The DLP (Data LifeCycle Plan) guides an organization and serves as a blueprint for how to create every type of data across all therapeutic areas and functional specialties. Howard describes the DLP as "an overall document that says here are the things you need to think about." In some DLPs, there might be more than 15 chapters, each controlled by a group of domain experts.
Standard operating procedures (SOPs) typically cover process. DLPs, in contrast, are technical specifications about what happens to the data. Both SOPs and DLPs should be subject to similar governance. The DLP creates a framework for discussions that do occur on their own, but it forces them to an earlier stage of the process.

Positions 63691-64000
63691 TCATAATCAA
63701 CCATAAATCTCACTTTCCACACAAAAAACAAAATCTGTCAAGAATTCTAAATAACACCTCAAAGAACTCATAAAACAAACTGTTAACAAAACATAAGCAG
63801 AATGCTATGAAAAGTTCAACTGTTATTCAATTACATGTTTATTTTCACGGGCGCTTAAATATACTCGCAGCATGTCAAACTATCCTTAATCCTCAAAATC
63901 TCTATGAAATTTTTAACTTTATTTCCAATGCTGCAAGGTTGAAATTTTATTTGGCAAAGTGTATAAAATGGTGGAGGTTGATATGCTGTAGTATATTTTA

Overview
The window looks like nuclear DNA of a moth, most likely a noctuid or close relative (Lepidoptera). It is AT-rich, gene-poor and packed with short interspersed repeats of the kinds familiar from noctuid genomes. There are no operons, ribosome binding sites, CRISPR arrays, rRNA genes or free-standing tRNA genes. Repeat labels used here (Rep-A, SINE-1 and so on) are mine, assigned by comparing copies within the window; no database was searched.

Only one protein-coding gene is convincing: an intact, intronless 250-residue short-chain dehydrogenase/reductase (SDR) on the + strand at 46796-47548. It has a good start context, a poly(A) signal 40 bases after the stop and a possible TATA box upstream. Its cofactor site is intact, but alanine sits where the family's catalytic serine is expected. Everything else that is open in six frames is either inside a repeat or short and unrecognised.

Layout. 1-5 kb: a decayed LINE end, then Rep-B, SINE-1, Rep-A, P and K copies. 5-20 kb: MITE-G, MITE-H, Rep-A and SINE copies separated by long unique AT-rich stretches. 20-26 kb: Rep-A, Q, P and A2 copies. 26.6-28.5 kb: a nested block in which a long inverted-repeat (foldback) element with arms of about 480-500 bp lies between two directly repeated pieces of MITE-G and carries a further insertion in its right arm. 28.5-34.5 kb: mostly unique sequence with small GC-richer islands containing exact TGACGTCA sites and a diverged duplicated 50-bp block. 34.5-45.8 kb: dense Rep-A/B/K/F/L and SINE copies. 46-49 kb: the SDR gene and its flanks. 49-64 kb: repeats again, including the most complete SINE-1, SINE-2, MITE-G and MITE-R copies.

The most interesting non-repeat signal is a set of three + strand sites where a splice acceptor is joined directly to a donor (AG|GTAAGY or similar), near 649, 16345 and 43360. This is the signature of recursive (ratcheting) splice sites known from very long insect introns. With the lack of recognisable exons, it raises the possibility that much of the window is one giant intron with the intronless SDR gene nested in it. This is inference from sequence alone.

Here's a sample chapter of a DLP for demographic data from Kestrel Consultants, Inc.